Public Enterprises warns it will oppose SA Airlink bid seeking to halt creditors meeting
Johannesburg - The Department of Public Enterprises says it will oppose possible court applications by SA Airlink and aviation unions which seek to halt South African Airways Business Rescue Practitioners from convening a creditors meeting scheduled for Thursday.
DPE issued a statement on Monday morning warning that it was aware of pending court applications by SA Airlink, and possible court action by the National Union of Metalworkers and South African Cabin Crew Association.
The SA Airlink litigation seeks to have SAA placed under liquidation. The company also wants to halt the covering of a creditors meeting vote on the business rescue plan for SAA. SA Airlink believes there is no reasonable prospect in rescuing SAA.
The privately-owned company is owed R700 million by SAA.
DPE said it was not cited as a respondent in the SA Airlink application but as a shareholder at SAA if felt it necessary to intervene in the matter. The department said it will oppose the application on both fronts, for liquidating SAA and for halting the creditors meeting.
The creditors meeting is scheduled for Thursday.
"The BRPs have scheduled a creditors meeting for 25 June 2020 to vote on the business rescue plan. Should NUMSA and SACCA launch an application to stop the creditors meeting, DPE will oppose the application," the department said.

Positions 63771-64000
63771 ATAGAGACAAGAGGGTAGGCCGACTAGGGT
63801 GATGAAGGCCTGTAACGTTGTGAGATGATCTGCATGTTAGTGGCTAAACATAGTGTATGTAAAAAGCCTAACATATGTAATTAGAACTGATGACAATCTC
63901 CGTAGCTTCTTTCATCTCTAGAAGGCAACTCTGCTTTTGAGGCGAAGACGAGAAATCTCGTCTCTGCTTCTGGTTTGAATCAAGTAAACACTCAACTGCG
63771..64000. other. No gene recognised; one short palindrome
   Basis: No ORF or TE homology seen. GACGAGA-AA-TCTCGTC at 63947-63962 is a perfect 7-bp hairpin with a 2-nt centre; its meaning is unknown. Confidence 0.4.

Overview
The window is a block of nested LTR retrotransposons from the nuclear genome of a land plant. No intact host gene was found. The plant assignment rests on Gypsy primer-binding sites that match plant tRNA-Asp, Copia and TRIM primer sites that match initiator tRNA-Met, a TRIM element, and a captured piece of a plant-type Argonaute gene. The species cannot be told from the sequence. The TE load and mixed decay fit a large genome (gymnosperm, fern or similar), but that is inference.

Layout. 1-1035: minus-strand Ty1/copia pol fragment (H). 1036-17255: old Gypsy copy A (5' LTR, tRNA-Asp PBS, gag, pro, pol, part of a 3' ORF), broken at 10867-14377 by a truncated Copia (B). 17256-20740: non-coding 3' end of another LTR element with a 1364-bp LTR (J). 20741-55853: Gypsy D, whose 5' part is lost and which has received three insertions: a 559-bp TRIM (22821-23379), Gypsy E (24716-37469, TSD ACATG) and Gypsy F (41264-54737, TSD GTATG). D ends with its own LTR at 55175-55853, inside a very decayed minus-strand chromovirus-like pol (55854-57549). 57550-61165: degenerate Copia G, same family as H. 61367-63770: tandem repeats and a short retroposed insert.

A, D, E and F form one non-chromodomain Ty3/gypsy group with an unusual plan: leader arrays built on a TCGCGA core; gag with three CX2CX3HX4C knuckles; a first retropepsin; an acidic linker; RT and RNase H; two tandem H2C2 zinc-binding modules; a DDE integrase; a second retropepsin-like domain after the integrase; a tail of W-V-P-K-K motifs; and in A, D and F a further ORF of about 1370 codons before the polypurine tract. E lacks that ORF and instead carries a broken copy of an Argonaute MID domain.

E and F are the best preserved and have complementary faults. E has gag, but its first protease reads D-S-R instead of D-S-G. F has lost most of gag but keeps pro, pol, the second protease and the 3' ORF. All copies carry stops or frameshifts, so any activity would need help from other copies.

"As we approach the final week to either endorse or reject the business rescue plan by the BRPs, it is disturbing that a competitor of SAA, which is 100% privately owned, as well as two labour unions, who should be acting in the best interest of their members, are seeking to destroy SAA by forcing a liquidation through the courts. The question is why? Is this really in the interest of SAA workers or the fiscus?"
"The government, as the sole shareholder of SAA, supports the business rescue plan where it results in a viable, sustainable, competitive airline that provides integrated domestic, regional and international flight services."
SAA has been struggling to operate for years. Its financial struggles culminated in it being placed under business rescue in December last year.
DPE said it had provided business rescue practitioners with R5.5 billion to help sustain the business rescue process, but questions have been raised about whether these funds were enough.IOL